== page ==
Flow Segmentizers Reduce Erosion of Standalone-Sand-Screen Completion
- Chris Carpenter (JPT Technology Editor)
- Document ID
- Society of Petroleum Engineers
- Journal of Petroleum Technology
- Publication Date
- October 2014
- Document Type
- Journal Paper
- 200 - 204
- 2014. Offshore Technology Conference
- 1 in the last 30 days
- 149 since 2007
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This article, written by JPT Technology Editor Chris Carpenter, contains highlights of paper OTC 25019, "Reduced Erosion of Standalone-Sand-Screen Completion With Flow Segmentizers," by M.S.A. Zamberi and S.N.A. Shaffee, Petronas Group Technical Solutions; M. Jadid, Z. Johar, and I. Ismail, Petronas Carigali; and C.Y. Wong and C.B. Solnordal, CSIRO, prepared for the 2014 Offshore Technology Conference Asia, Kuala Lumpur, 25-28 March. The paper has not been peer reviewed.
Standalone-sand-screen (SAS) completion, especially in horizontal gas wells with high potential for sand production, typically suffers from premature failure caused by sand erosion resulting from high velocity in the annulus near the heel section. This paper describes the work conducted to understand in detail and quantify the erosion risks to SAS completions in horizontal gas wells and to pursue a proof-of-concept assessment of using swelling-elastomer packers to segmentize the flow in the annulus as a means of reducing erosion risks near the heel.
During the production phase, decreasing pore pressure will cause a concentration of stresses around the wellbore and perforations, leading to failure of the rock and subsequent transportation of sand particles from the wellbore to the sand-control- equipment interface (e.g., sand screens and gravel pack). In scenarios when downhole sand control is no longer effective, the produced sand will be transported to the surface, leading to other issues such as sand deposition in pipelines and erosion of surface flowlines and equipment.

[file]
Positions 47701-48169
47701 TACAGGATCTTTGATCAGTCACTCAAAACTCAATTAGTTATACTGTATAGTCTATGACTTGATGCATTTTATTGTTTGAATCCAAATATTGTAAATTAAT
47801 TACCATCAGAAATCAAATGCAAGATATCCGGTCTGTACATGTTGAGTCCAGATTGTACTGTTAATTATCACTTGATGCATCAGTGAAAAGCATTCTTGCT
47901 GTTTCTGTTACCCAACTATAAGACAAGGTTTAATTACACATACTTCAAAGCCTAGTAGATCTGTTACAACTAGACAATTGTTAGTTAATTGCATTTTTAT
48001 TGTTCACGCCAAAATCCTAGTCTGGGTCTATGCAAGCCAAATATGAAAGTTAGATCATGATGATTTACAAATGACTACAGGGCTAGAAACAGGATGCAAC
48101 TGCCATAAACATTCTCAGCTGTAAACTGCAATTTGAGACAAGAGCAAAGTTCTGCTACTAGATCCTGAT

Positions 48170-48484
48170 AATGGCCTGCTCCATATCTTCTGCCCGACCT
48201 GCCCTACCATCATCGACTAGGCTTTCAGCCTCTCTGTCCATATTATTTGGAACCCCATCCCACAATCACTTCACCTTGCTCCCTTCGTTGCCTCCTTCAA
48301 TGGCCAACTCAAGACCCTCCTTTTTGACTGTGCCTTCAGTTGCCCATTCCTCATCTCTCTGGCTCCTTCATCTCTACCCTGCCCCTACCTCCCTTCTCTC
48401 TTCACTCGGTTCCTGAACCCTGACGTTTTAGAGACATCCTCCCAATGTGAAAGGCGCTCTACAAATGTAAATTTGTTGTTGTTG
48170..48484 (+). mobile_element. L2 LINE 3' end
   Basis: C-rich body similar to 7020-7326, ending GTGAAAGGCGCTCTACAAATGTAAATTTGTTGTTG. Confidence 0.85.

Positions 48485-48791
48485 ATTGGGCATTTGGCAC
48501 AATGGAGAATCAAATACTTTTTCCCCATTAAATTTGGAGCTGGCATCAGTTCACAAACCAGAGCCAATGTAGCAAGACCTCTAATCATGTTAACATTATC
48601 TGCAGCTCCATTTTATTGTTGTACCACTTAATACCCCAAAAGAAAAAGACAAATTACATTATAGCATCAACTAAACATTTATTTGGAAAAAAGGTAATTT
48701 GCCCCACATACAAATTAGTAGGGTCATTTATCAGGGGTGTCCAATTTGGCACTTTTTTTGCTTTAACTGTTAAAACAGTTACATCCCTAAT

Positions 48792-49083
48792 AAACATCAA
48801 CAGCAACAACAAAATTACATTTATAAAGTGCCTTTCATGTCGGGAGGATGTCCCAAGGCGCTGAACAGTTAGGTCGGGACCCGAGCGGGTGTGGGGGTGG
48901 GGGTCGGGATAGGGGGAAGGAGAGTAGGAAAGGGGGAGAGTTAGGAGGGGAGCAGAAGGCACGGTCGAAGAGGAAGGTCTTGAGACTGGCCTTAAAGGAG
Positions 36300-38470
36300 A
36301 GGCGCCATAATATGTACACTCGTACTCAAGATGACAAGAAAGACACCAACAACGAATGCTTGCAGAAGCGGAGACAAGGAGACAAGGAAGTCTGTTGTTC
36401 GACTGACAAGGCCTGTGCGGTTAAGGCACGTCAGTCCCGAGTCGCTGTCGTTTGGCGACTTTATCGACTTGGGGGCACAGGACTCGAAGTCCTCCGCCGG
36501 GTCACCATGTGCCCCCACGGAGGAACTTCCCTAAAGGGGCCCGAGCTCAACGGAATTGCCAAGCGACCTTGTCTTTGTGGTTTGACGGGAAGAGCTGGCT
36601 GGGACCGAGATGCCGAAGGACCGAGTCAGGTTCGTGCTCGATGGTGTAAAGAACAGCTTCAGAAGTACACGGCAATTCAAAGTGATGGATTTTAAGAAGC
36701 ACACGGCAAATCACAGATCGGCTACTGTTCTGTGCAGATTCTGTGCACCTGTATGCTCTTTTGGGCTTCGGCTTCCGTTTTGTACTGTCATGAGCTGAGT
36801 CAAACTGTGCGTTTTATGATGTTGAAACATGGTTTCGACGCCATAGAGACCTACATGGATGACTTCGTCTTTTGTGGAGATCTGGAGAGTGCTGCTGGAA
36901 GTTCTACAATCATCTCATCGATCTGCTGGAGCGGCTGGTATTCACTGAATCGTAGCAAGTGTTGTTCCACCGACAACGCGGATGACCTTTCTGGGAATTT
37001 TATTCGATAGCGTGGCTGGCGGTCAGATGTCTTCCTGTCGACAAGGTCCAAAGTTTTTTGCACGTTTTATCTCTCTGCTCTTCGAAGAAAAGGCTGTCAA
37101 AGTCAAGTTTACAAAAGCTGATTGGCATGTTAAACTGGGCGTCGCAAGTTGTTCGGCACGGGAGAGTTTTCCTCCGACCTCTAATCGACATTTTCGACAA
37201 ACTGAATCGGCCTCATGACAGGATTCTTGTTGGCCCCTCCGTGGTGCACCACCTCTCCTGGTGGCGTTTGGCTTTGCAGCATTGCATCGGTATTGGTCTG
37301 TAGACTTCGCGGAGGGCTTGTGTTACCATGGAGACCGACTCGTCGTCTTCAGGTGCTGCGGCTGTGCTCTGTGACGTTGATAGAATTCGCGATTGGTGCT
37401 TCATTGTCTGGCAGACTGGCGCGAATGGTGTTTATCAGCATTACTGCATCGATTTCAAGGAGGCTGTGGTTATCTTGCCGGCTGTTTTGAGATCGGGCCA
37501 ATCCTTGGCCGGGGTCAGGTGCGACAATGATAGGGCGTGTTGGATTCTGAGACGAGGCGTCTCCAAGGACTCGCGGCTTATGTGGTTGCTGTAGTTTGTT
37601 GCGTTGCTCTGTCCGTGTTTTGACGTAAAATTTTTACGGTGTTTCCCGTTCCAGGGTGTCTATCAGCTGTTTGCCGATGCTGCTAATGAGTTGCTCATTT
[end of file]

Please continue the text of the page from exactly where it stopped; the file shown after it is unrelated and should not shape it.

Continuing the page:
In gas-dominant systems, as gas is produced from the bottom of the hole to the surface, the volume of gas increases with decreasing pressure, resulting in a significant increase in gas velocity in surface flowlines and equipment, from approximately 1 m/s at the heel section downhole to more than 10 m/s in surface flowlines. Compared with liquid-dominant systems, the relatively low viscosity and density of the gas will cause the sand present in the gas flow to easily escape from the bulk fluid-flow stream and affect surfaces at high velocities, thereby posing significantly higher erosion risks.
It is important to ensure that any downhole sand control applied in gas-dominant systems is reliable, with features that reasonably reduce the risk of premature failure. In the case of SAS completion, most authors and researchers have concluded that screen erosion is by far the most common failure mechanism. It has also been noted that annular flow plays a significant role in the erosion and failure of sand screens in horizontal gas wells.
Despite these technical challenges, application of SASs, as opposed to gravel packs, in horizontal openhole completions has the potential to significantly reduce capital expenditure, expedite well development, and improve productivity (skin). With these factors as the motivation, a proof-of-concept project involving experimental and computational-fluid-dynamics (CFD) models was conducted to assess and develop a methodology to use swellable packers to reduce annular-flow velocity, thus reducing the erosion risk on SAS completions.
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